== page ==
Factory of Strategy: Thirty-Three Lessons on Lenin (Insurrections: Critical Studies in Religion, Politics, and Culture)
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Factory of Strategy is the last of Antonio Negri's major political works to be translated into English. Rigorous and accessible, it is both a systematic inquiry into the development of Lenin's thought and an encapsulation of a critical shift in Negri's theoretical trajectory.
Lenin is the only prominent politician of the modern era to seriously question the "withering away" and "extinction" of the state, and like Marx, he recognized the link between capitalism and modern sovereignty and the need to destroy capitalism and reconfigure the state. Negri refrains from portraying Lenin as a ferocious dictator enforcing the proletariat's reappropriation of wealth, nor does he depict him as a mere military tool of a vanguard opposed to the Ancien Régime. Negri instead champions Leninism's ability to adapt to different working-class configurations in Russia, China, Latin America, and elsewhere. He argues that Lenin developed a new political figuration in and beyond modernity and an effective organization capable of absorbing different historical conditions. He ultimately urges readers to recognize the universal application of Leninism today and its potential to institutionally―not anarchically―dismantle centralized power.
stable organization of leaders that maintains continuity. . . . Such an organization must consist chiefly of people professionally engaged in revolutionary activity.”6 On centralization and the division of labor: “specialization necessarily presupposes centralization, and in turn imperatively calls for it.”7 “Conspiratorial organization” of combat.8 Above all, in the following passage the Leninist model of the party is clearly outlined: For instance, this same “Practical Worker” of the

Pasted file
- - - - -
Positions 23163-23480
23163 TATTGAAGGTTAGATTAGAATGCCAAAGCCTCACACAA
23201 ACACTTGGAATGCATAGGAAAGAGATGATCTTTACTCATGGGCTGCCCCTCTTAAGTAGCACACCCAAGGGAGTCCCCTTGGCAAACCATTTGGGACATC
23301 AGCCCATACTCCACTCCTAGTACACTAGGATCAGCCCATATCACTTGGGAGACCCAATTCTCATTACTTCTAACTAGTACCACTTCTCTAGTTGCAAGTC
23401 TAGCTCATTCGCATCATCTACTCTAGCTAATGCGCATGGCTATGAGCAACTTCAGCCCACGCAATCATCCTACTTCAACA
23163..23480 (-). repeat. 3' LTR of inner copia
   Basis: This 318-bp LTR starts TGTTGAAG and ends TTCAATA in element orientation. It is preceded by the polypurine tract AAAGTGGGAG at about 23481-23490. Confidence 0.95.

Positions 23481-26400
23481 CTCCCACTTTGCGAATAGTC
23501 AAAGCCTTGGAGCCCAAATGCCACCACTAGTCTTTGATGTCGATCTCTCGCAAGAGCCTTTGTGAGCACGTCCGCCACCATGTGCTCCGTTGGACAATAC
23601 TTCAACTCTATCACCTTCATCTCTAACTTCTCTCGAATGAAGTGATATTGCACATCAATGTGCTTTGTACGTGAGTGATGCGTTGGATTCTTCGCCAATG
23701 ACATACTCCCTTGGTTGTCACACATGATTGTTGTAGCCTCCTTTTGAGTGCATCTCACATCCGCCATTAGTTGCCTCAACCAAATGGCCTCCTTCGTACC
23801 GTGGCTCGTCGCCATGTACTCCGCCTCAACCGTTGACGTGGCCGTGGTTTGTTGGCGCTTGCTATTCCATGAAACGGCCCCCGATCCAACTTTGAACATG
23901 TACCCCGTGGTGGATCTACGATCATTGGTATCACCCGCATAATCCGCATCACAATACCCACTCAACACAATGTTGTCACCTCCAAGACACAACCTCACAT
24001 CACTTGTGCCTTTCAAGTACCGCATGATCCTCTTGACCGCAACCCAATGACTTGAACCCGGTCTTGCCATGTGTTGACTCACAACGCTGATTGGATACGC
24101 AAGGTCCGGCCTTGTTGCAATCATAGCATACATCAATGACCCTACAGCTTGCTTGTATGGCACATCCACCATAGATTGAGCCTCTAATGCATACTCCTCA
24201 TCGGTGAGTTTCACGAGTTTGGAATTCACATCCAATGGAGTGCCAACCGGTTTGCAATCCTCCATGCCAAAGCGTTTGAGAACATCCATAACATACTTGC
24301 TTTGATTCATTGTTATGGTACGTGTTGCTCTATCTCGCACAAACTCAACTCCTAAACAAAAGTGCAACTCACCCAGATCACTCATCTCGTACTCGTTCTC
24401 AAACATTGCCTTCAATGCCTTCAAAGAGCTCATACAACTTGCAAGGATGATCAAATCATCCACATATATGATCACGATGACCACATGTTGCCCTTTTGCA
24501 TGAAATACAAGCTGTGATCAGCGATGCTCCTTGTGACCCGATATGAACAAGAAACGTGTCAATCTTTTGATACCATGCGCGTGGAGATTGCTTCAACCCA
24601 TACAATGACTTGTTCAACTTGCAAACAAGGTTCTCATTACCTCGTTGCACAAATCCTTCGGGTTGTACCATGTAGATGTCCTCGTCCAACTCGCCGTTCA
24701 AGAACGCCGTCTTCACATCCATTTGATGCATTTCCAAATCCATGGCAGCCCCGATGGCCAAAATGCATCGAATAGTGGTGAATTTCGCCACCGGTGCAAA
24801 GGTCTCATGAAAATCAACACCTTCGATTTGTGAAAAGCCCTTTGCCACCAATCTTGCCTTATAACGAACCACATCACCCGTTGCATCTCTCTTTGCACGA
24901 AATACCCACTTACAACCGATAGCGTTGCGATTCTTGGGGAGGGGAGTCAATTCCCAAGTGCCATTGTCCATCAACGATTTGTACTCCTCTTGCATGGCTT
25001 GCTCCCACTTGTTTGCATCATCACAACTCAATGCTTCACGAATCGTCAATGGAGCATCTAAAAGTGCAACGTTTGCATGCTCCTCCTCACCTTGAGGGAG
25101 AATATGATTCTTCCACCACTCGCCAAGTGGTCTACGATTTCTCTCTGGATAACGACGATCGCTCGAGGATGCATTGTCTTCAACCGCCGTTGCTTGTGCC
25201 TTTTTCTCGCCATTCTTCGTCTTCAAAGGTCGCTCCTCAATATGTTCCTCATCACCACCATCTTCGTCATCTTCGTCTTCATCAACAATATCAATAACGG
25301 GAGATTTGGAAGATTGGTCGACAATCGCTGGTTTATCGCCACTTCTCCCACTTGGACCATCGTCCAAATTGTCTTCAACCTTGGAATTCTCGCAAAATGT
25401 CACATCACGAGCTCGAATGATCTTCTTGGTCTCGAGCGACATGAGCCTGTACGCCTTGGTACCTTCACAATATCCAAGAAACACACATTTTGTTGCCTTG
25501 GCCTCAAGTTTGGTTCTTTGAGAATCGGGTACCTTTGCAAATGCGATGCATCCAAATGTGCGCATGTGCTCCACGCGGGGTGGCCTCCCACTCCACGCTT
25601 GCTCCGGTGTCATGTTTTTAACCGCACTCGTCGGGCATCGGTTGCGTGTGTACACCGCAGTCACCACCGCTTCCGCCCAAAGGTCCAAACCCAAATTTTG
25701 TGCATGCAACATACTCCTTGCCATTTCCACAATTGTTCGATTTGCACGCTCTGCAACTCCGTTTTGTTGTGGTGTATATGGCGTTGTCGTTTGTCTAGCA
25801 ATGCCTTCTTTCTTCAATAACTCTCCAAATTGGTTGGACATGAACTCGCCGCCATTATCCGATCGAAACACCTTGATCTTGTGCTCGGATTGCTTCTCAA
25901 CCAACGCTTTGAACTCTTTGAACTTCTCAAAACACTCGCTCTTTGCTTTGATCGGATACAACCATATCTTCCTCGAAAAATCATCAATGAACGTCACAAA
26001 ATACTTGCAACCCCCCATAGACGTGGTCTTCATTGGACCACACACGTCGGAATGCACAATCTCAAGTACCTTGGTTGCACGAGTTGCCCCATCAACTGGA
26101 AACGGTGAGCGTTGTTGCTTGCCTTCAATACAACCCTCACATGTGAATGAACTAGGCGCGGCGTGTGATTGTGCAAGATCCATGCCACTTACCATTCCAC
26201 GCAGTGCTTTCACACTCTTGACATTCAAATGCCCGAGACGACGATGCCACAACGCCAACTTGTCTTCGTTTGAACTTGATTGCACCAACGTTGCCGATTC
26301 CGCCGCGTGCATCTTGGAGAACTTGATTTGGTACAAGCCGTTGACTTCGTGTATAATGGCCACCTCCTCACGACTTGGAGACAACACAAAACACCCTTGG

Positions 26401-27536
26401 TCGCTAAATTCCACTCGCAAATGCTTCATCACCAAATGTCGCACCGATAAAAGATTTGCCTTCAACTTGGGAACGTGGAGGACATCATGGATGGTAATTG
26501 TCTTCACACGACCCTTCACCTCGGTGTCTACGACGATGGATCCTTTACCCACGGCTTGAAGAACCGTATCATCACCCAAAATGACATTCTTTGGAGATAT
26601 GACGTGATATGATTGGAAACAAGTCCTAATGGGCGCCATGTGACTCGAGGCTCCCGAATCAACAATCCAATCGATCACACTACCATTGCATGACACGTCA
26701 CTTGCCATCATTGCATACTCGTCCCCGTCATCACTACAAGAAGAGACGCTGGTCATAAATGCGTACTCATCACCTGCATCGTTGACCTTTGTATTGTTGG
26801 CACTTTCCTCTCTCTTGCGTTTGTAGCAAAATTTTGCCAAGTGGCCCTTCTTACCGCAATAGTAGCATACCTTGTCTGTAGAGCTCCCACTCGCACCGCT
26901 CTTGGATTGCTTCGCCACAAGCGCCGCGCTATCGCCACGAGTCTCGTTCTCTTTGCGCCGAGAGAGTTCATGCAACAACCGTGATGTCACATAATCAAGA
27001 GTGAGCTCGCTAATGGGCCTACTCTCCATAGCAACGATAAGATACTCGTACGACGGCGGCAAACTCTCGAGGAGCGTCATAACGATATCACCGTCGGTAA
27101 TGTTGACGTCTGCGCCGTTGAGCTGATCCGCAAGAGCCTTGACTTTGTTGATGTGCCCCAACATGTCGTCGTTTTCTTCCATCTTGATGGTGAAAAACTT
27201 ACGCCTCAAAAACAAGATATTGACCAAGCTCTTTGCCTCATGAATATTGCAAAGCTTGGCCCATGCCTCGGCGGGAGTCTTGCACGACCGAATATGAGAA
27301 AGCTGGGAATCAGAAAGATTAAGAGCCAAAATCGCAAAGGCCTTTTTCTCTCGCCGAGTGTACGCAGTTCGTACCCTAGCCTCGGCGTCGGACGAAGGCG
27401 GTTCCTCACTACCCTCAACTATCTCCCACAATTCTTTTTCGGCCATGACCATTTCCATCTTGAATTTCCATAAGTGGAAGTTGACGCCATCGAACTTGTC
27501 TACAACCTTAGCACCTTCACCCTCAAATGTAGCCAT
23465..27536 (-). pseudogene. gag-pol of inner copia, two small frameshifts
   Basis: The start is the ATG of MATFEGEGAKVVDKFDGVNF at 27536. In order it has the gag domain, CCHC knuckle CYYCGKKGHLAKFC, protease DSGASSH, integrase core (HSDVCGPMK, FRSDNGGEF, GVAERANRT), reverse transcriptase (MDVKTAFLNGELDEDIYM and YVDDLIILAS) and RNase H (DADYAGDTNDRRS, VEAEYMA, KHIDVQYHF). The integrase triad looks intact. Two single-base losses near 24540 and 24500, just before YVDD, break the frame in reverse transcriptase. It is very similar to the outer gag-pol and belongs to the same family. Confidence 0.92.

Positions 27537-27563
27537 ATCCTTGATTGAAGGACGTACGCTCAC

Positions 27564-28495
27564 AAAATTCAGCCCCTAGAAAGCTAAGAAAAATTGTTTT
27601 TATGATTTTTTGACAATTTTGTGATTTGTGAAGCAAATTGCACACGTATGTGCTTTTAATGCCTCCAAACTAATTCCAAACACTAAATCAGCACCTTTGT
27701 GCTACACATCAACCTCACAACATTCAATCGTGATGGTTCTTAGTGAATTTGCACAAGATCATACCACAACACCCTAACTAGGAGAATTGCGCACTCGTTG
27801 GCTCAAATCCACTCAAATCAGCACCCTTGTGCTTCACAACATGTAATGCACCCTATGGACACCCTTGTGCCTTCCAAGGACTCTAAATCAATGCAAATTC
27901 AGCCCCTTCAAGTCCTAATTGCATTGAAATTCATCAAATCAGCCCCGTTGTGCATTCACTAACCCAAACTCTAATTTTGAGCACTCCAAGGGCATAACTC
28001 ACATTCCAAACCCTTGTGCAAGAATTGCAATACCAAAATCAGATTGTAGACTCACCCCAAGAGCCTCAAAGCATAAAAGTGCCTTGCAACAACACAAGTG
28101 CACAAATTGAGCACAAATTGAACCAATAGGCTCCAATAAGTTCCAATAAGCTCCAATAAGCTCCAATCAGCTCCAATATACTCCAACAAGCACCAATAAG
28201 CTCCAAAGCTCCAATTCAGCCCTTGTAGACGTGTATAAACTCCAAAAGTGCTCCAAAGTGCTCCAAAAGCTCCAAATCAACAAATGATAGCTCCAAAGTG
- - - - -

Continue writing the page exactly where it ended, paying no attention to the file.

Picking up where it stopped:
particular the historical texts. Phrases and concepts, such as the continuous reduction of the margins of the defense of democracy, are recurrent: The idea of seeking salvation for the working class in anything save the further development of capitalism is reactionary. In countries like Russia, the working class suffers not so much from capitalism as from the insufficient development of capitalism. The working class is therefore decidedly interested in the broadest, freest and most rapid
these two. To Luxemburg, the Soviets appear as the living proof of the validity of the theses she proposed earlier around the polemic on the Massenstreik in Belgium. Russia was a “grandiose example” of the fact that “the living, dialectical explanation makes the organization arise as a product of the struggle.”8 The Russian proletariat, even though politically immature and of recent formation, had learned how to impose its own political experience and move to a “comprehensive network of
in the imperialist war reached simultaneously its apotheosis and its limit, was spontaneous. His evaluation and subsequent exaltation of spontaneity offer the grounds for a definition of the very high degree of development of the revolutionary consciousness of the Russian working class, and of the material conditions of the political planning of the shift from the first to the second phase of the revolution.7 This definition of spontaneity is not surprising. It is not really contradictory, but
grave error, which is the scission between this material construction of socialism and the permanent revolutionary transformation of the forces of production. The dictatorship of the proletariat, in that situation, institutionalized the relations that were recuperated in the revolutionary phase and made them rigid in a view of the material basis as the determining force, as the only variable of the process: a huge force of transformation was blocked, and the dictatorship of the proletariat was